I've been thinking about transgender issues for a number of years now, but I've been somewhat intimidated at the thought of writing about it. The main reason is that the vocabulary involved is not only endlessly complex, but I've noticed that people who are in-the-know can be very offended when novices like myself come into the discussion and misuse terms. So, in the interest of full-disclosure of my limited knowledge, here's a summary of what I've learned thus far.
I know that you say "transgender" and not "transgendered." I know that there is a difference between "sex" (which has to do with your biological makeup) and "gender" (which has to do with your self-identity). I also know that non-transgender people like myself are called "cisgender." And I've learned that sexual orientation and gender identity issues are separate from each other; that cross-dressing is not necessarily an indication that one is transgender; that the term "transition" means taking steps toward making your outward identity and personal expression match your inner gender identity; and that some people transition "male-to-female" while others transition "female-to-male."
Even though I have found some of the vocabulary terms difficult, the basic human issues are not. For instance, as a straight person writing about gay issues I really had to wrestle with the idea of same-sex sexual orientation, but as someone who is cisgender I relate rather easily to having a strong inner sense of gender identity. I know I'm a woman, not just due to my biology but because I know myself to be female inside. So when I hear that a transgender woman feels the same way I do, except she is in a body that does not properly express her gender identity, the tragedy of that situation hits home.
Few things are more central to our sense of personal identity than gender identity. Through my friendships with gay and lesbian individuals, I've learned just how important sexuality is to us as human beings. When someone says "being gay is who I am" I understand what he or she is trying to express. If sexuality is that important to one's sense of self, gender identity is more so. In the beginning "God created man in his own image . . . male and female he created them" (Genesis 1:27). As creatures of dust, gender is so integral to who we are created to be it is mentioned in the same breath as being made in the image of God.
If you're a Christian, you understand that the world didn't continue on as God originally made it in Genesis 1:27. Because of Adam and Eve's sin we now live in a world that isn't so neat and tidy, which probably has something to do with why some people's gender self-identity doesn't match up with the gender indicated by their biological sex. Perhaps some people are born with a male soul (or male brain) in a female body, or vice versa. Like many fallen conditions this dilemma is nobody's fault, and it is very real and painful to those who are born into it. Unfortunately it cannot be eradicated any more than you can go back in time and eradicate the Fall, so the thing to do is not to quote Bible verses at people as if we are still living in Paradise. Instead we recognize that during this time of Romans 8-style groaning, we need to respond to it as we would to any human pain: with compassion and understanding. I'd suggest, too, that it is wiser not to pass judgment on the decisions people make to alleviate their own pain, especially if you have never walked in their shoes.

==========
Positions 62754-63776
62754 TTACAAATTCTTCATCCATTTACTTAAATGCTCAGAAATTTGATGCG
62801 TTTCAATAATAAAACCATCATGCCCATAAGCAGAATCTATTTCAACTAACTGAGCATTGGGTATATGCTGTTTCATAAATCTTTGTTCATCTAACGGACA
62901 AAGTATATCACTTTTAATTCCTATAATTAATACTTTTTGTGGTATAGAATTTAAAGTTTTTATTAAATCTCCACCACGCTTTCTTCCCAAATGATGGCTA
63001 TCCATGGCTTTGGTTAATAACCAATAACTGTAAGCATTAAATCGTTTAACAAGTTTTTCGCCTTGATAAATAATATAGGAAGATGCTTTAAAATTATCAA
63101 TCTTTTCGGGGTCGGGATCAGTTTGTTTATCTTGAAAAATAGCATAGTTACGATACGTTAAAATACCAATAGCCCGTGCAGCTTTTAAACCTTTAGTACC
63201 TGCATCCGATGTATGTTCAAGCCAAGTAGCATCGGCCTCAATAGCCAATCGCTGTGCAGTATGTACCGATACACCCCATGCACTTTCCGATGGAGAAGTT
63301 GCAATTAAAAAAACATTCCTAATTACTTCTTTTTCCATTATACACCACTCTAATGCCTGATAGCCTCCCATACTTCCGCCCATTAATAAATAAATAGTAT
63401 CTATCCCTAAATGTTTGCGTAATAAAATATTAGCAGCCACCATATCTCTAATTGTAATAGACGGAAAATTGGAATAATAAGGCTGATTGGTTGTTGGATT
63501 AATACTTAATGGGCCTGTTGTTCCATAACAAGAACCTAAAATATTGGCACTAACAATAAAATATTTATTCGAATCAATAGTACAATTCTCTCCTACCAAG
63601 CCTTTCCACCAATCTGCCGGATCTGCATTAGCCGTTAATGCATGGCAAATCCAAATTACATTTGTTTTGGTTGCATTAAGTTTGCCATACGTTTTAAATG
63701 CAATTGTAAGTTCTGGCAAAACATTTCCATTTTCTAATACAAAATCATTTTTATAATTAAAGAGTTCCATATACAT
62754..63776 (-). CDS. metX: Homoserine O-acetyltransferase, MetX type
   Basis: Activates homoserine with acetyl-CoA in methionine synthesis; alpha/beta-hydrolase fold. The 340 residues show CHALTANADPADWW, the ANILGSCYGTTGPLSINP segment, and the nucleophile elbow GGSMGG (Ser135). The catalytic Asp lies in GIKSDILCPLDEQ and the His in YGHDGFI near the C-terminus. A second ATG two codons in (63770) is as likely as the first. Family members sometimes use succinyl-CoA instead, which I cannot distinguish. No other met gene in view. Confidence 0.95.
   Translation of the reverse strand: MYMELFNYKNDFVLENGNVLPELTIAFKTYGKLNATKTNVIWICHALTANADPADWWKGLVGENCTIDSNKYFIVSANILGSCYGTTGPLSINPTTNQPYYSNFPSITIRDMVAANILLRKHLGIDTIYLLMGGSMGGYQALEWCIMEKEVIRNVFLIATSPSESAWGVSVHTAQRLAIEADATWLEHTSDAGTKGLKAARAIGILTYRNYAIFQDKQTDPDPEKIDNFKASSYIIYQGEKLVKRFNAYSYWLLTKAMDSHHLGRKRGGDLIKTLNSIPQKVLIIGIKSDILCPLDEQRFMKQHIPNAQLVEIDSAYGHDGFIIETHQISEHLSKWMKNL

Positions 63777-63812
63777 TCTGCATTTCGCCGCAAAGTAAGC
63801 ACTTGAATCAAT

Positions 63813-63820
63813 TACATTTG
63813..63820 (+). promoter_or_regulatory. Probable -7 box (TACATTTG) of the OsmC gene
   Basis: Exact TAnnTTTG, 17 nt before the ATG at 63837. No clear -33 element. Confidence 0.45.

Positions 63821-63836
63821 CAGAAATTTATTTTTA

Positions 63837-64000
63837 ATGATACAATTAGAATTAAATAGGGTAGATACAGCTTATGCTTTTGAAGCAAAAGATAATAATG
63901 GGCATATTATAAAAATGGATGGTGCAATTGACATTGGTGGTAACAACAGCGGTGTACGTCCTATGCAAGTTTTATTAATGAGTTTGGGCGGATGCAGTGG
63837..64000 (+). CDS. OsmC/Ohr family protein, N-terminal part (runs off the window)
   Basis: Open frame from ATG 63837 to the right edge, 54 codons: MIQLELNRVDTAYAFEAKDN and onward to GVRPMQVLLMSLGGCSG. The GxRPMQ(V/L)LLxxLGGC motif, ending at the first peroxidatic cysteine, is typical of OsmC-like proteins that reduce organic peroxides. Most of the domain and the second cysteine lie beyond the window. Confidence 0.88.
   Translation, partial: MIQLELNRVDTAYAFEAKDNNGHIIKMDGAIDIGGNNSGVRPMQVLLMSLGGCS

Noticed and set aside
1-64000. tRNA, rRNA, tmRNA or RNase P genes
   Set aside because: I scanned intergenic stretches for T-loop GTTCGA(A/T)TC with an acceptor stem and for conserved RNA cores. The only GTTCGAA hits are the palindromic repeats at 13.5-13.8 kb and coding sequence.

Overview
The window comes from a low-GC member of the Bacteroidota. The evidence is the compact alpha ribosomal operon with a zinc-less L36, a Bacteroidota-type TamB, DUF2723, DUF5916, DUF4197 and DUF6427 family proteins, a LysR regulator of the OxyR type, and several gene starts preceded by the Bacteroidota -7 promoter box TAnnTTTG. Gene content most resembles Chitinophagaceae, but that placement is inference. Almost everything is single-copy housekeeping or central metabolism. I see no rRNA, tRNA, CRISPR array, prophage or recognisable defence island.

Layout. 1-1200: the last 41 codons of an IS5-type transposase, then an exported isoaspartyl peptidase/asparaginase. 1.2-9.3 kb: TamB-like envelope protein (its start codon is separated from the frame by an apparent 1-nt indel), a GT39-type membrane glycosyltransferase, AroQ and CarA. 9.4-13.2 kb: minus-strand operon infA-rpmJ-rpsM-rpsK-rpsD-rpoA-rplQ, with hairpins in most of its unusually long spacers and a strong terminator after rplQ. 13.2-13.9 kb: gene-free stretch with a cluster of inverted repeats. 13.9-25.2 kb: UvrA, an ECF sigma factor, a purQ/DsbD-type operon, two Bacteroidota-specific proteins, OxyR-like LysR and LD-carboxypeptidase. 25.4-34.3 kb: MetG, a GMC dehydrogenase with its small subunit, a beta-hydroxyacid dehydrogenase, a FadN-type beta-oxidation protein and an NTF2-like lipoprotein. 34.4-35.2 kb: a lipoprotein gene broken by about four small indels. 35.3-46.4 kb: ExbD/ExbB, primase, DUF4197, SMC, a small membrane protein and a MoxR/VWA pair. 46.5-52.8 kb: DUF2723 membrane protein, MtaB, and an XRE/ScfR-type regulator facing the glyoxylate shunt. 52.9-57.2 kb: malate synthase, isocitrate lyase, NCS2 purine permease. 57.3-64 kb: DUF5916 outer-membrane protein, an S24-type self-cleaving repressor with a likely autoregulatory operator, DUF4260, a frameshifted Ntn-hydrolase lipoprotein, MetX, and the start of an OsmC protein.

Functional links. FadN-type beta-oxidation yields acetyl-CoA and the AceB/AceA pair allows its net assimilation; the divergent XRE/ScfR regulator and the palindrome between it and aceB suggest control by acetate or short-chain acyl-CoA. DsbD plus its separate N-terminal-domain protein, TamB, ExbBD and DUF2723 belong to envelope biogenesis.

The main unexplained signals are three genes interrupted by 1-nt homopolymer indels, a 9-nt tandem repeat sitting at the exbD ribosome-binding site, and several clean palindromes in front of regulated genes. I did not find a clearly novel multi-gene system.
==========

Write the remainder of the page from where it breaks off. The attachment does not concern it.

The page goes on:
Many Christians believe that such talk is dangerous, because it means we won't be taking male and female gender distinctions seriously. I beg to differ. What could be more illustrative of recognizing gender differences than a trans person who feels the need to have his or her outward appearance and presentation match his or her true inner gender? If a trans person is saying that there really is no male and female distinction, then it shouldn't matter to him/her how they present themselves to the outward world. Male . . . female . . . who cares, right? Yet it obviously does matter to them. If you feel you are female inside, you want to look like a female and be accepted as such. The same goes for those who identify as male. The oppressiveness trans people experience when they are treated as if they were one gender when they really identify as the other demonstrates how seriously they take these gender differences.
But here's something else to consider. While God did originally create human beings to be male and female for marriage and procreation in this earthly life, there are also strong hints in the New Testament that in the new heavens and new earth, gender won't be that important. Jesus said that after the resurrection there will be no marrying or giving in marriage because everyone will be like "angels of God in heaven" (Matthew 22:30). Paul said that in Christ "there is neither male nor female" (Galatians 3:28), which is a statement that anticipates the radical equality of men and women existing as co-heirs in heaven. There is no doubt that Paul and Jesus still affirmed and recognized gender distinctions and gender roles in this earthly life. Yet at the same time they were looking beyond to the world to come where we will be so transformed in glory, everything we recognize now as male and female in our earthly bodies will be elevated to such a transcendent existence, we may very well be beyond gender categories. As Jesus said, we will be like the angels.
If a brother or sister in Christ is dealing with being transgender, why not allow them the freedom to seek whatever temporary relief they need to make their earthly journey bearable until all is resolved in glory? Someday the resurrection and glorification of the body will bring permanent peace to the trans individual, but only God can give that gift. In the meantime, the gifts he asks us to give to them as they labor through this earthly pilgrimage are our love, sympathy and understanding.